RADIO BROADCASTING IN NIGERIA (FROM THE BEGINNING)
A.M Doki et al (2009:155) noted that broadcasting started in
Nigeria in 1932 when British colonial administrators introduced radio
broadcasting in Nigeria. The broadcasting was then relayed to Nigerian
homes through the Radio distribution Services- RDS, which used
rediffusion sets known as “wired wireless” that functioned in the form
of box like speakers to which radio signals were connected. Under that
arrangement, audience could only receive BBC broadcast and had no
alternative to it. By 1939, there were about 2,000 license receivers
and by 1948, subscribers had grown to about 9.000 wired to ten stations
around the country.
British government in 1949 set up a country transmission centre
under turner Byron to come up under proper recommendation for
broadcasting services that could maintain national profile. The
committee recommended the setting up of National broadcasting services.
In 1951, the National Broadcasting Services-NBS was established
with its headquarters in Lagos. The NBS immediately established
autonomous regional stations in Kaduna and Enugu in 1952 and Ibadan in
1995 respectively. Later, provincial centres were set up in Kano, Jos,
Sokoto, Illorin and Maiduguri.
In 1956, the Nigerian Broadcasting Corporation-NBC was
established and began operations in 1957 with statutory functions to
provide broadcasting services in the country. The NBC with its
headquarters in Lagos started broadcasting and maintained both regional
and provincial studios of the National Broadcasting Services-NBS.
Another scholar, Sambe (2008:82) while tracing the historical
development of radio in Nigeria said the process was gradual but
interesting. According to him, broadcasting was introduced to Nigerian
first as wired system popularly known as radio distribution or
re-diffusion. This is a process where wires connected to loudspeakers
were installed in the houses of subscribers, until the BBC in 1930,
introduced wireless broadcasting in Nigeria.
The main duty of the RDS was to relay British broadcasting
corporation programmes with only one hours set aside for local
programmes in the evenings, featuring news, entertainment as well as
local announcements. Subscribers paid small fees for the listening boxes
at their locations. Stations were opened in Ibadan in 1939, kano in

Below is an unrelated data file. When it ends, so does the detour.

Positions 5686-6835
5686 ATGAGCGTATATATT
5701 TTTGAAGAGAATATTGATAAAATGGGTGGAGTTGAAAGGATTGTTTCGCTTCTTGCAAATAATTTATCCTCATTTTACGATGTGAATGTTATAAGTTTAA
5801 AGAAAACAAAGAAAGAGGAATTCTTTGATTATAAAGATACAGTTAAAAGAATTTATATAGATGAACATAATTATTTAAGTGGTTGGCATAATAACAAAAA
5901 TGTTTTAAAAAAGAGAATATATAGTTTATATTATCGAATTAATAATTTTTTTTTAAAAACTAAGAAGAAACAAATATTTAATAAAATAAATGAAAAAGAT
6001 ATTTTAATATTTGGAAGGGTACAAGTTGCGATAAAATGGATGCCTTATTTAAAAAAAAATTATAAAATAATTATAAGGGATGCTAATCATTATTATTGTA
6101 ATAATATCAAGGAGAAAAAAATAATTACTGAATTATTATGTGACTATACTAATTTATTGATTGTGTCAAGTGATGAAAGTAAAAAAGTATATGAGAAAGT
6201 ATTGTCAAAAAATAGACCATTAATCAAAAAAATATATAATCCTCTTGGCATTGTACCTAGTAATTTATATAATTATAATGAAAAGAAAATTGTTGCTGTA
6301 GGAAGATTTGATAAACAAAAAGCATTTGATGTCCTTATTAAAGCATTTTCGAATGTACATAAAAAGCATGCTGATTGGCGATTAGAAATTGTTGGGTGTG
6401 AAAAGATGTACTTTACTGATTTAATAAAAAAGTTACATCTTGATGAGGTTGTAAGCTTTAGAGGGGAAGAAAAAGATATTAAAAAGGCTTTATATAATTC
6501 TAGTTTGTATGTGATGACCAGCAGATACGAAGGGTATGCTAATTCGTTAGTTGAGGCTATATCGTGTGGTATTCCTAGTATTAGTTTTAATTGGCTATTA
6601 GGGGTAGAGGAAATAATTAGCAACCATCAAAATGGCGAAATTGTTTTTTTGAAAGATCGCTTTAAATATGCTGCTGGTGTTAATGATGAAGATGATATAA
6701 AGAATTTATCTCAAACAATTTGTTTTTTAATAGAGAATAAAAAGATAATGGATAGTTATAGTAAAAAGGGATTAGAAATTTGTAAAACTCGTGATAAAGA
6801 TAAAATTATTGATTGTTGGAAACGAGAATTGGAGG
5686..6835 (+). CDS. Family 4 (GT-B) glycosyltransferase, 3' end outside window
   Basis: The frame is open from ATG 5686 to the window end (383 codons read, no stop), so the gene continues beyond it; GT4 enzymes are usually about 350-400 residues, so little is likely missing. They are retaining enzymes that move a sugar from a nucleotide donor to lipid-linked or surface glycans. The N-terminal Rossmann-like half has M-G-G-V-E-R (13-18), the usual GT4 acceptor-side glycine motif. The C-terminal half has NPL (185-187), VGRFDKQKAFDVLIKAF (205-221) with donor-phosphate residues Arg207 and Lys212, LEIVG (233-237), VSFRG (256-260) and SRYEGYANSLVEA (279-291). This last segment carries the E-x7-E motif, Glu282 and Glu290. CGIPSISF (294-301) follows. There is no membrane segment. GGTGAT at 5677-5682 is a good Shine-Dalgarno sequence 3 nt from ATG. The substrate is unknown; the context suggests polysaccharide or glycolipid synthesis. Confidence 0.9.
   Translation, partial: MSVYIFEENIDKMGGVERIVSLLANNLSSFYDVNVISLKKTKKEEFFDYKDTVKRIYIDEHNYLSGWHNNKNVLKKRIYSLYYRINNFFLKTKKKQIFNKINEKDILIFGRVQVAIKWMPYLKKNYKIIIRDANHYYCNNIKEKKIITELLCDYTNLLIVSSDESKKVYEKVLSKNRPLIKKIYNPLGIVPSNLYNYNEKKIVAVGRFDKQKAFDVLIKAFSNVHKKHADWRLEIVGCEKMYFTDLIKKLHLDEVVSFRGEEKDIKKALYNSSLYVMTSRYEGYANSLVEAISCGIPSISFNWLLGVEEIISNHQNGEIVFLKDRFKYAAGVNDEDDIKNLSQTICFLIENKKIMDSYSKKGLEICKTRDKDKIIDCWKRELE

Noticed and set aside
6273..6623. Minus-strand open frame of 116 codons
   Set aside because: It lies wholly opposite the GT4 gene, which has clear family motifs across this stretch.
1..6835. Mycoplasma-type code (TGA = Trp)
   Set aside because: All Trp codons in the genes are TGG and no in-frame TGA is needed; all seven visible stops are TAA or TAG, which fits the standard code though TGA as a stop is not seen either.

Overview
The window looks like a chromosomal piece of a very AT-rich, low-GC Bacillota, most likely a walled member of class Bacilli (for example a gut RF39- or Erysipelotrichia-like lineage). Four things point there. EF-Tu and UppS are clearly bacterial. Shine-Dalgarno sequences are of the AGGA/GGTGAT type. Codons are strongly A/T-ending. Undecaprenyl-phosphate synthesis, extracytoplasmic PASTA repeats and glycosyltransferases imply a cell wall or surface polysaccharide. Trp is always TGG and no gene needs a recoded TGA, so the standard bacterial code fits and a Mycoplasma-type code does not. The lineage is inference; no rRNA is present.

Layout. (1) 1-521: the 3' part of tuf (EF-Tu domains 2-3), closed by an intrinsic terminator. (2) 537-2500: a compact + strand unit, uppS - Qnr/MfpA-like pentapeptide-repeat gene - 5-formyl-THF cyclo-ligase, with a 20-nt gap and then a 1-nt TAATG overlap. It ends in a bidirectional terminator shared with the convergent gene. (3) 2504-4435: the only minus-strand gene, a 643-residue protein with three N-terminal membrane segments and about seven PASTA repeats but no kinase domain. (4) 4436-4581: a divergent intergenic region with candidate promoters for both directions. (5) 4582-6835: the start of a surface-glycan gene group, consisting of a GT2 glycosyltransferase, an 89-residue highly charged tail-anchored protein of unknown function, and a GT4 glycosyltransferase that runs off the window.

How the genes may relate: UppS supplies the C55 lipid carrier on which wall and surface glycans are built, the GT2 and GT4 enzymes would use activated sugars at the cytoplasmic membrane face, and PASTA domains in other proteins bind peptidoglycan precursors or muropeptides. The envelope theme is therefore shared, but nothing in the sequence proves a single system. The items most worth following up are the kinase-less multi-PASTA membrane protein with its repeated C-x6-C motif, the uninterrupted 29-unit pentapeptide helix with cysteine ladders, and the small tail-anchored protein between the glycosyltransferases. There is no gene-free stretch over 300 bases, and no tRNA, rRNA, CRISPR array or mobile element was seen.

1944, Kaduna, Enugu, Abeokuta, Ijebu-ode, Jos, Zaria, Calabar and
Port-Harcourt in subsequent years.
EMERGENCY OF PRIVATE MEDIA IN NIGERIA
A.M Doki et al (2007-152) while tracing the emergence of private
broadcast media in Nigeria noted that the Federal Government in 1992
promulgated decree No. 38 of 1992 that brought about the existence of
National Broadcasting Commission-NBC to regulate, monitor and manage
the affairs of broadcasting in the country. The decree ushered in a new
era of deregulation in Nigeria, leading to the establishment of
privately own radio and television stations across the country. Such
stations include Nagarta Radio in Kaduna, Freedom Radio in Kano, AIT,
The first private radio station in Nigeria was Ray-Power FM in
1994, while the Desmims Independent Television- DITV by Kalifa Baba
Ahmed in Kaduna became the first private TV station in the country.
Some of the private TV and radio stations that emerged after the
first two include- Galazy TV Ibadan, AIT Lagos, Independent
Television-ITV Benin city, Channel Television Lagos, Rhythms FM Radio,
Cool FM, State FM, all in Lagos among others.
In 2002, more licenses were given to eleven new private radio
stations and four specialized FM stations. These include, Radio Gotel
Yola, Joy FM Makurdi, Nagara Radio Kaduna, Freedom Radio Kano, Pacific
FM Osogbo etc.
It is important to note that with the exception of Nagarta Radio
which operates on Amplitude Modulation-AM channel, all the other
private radio stations operates on Frequency Modulation FM.
In February 2007, twenty eight new private broadcast stations,
twenty two of which were radio, while the remaining six campus radio
station were also licensed by the National broadcasting commission
BROADCASTING MANAGEMENT IN NIGERIA
Broadcasting Management is a dynamic process by which managers
create, direct and maintain and operate a purposive organisation
through a system of coordinated, co-operative human effort. All
management effort aims at mobilizing talent, materials and capital to
achieve laid down organisational and national broadcasting goals. (Mc
Management generally rests on three pillars; the managers;
process and the organisation which include people, material, capital
In broadcasting, management is people-oriented as it uses these
talents to satisfy audience needs. In a deregulated market driven
broadcasting outfit, Jay Hoffer considers Management to be principally
involved in Management thinking, (personal and impersonal factors),
programming and sales. All other departments exist to provide support
services to those functions. According to Hoffer, “in most of the
Management, leader’s effort centers on thinking rather than doing”.
This is because broadcasting is an entertainment, informative as well
as an advertising medium.